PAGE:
I have heard it said that Christians will be healed of all that ails them – but when? I do believe God heals us, takes all our pain away, but I do not think he has promised us a cure for all our illnesses at a time that we choose. He may heal us, miraculously or medically, he may make us go into remission, but we also need to acknowledge that some people suffer and die. That doesn’t mean that I don’t believe God will heal all – but sometimes our full healing can only come once we have cast off our body of death. I am not trying to discourage anyone from seeking healing, but we need to live with the fact that good people, people of faith, still get ill, still get disabled, still die. That is the reality of living in this world.

Are we worse sinners because we suffer more? Because we are mentally ill? No – being in pain does not make us worse than other people. The question I always had was “is my self harm a sin?” I think we would all agree that self harm is not a good thing, that it is not something God wants, although I feel that to flat-out call it a sin is harmful to those who are hurting. God does not want us to self harm: but he has compassion on people who are in agony.

For me, self harm is about control, about regaining control over my emotions when they are running amok, about control over the terrible energy that comes on me in depression sometimes, which makes me want to do worse than a few cuts on the skin. What I need to realise is that it is God who has the control, and try to lean on him rather than making for the razor whenever I am hurting. I, and others, make that sound easy – “Just lean on God, just pray, just let God take the trouble away!” when we know that sometimes we can be in a dark pit, so dark that it is hard to see God’s light.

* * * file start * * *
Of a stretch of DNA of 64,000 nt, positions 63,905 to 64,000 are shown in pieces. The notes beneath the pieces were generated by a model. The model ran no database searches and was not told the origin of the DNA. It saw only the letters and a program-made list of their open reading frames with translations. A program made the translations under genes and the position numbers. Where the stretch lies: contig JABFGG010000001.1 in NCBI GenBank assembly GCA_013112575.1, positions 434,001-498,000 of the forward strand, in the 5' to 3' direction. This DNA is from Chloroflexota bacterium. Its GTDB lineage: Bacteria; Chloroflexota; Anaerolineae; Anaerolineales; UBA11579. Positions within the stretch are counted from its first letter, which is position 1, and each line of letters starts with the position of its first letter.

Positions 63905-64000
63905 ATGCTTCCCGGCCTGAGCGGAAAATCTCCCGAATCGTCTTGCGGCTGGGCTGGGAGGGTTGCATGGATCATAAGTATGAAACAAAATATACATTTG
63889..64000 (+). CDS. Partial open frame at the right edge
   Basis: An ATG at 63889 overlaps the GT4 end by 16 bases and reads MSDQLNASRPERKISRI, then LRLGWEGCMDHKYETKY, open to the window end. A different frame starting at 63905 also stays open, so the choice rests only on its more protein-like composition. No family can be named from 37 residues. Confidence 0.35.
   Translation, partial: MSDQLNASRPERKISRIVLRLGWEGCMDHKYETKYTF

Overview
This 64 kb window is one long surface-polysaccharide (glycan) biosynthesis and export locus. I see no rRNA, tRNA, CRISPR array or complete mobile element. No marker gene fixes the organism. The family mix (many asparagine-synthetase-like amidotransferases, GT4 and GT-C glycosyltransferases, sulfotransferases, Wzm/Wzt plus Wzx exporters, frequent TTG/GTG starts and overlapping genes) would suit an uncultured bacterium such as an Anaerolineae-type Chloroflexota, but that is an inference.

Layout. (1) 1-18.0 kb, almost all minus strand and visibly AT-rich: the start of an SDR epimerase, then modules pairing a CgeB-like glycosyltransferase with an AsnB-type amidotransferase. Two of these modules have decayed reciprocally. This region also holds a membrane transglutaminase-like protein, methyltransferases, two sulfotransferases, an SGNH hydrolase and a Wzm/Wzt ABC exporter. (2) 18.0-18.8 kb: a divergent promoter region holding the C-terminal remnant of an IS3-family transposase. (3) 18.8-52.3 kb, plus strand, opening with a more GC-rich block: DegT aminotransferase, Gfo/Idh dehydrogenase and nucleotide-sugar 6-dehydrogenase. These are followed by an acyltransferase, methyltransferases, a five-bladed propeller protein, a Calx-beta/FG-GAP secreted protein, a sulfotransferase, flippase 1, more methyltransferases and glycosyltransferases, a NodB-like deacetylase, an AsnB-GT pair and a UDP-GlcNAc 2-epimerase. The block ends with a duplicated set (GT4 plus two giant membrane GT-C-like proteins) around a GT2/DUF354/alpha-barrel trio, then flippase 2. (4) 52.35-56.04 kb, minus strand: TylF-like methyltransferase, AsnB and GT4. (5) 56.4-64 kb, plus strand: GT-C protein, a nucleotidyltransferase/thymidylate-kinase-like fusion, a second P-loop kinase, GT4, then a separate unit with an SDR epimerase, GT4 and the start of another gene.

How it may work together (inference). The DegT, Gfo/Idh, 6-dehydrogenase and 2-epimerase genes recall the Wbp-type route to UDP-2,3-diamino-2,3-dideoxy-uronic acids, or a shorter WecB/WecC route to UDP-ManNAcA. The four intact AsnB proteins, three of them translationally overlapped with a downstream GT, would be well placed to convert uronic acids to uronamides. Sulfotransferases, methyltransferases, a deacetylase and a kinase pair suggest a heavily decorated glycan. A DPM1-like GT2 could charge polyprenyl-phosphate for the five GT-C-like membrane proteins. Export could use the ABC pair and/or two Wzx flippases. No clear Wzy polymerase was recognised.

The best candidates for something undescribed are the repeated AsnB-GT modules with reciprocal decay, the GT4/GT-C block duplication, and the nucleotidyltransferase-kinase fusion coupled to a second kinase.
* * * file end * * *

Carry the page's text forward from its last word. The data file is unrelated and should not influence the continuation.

I can’t offer some easy answer, some “pray this prayer and your troubles will go away”. I wish I could. I rarely self harm – partly because I make a conscious effort to stop myself, and largely because I work with doctors to manage my depression so that it does not get out of control so often.

I receive a lot of comfort from God – although he has not healed me of my mental illness. I hoped for a long time that he would come and wave a wand and everything would disappear, but that has not happened. I still struggle, self harm is still on my mind, like an addiction I cannot escape. But I can act like a recovering addict and try to fight it.

Don’t let fellow Christians tell you you are worse than other people, don’t let them tell you you are demonised, or not really a Christian. But do, please, talk to God, to your friends, to trusted people, and try to work out what is causing you to self harm. For me, it was depression; for you it may be something different, but it was only when I worked on the underlying cause that I stopped self harming so often. And it was as my faith grew that I came to accept my scars, accept myself more than I had.

I’m aware this is a rambling and disjointed post, but I hope it has been helpful to someone. I have a whole range of other articles on self injury from “Christian Views” to “Cutting and Marking in the Bible” to “Recovery” and others available on my Guide to Self Injury page.

Remember that if you are in crisis, the Samaritans are always available on 08457 90 90 90 or email jo@samaritans.org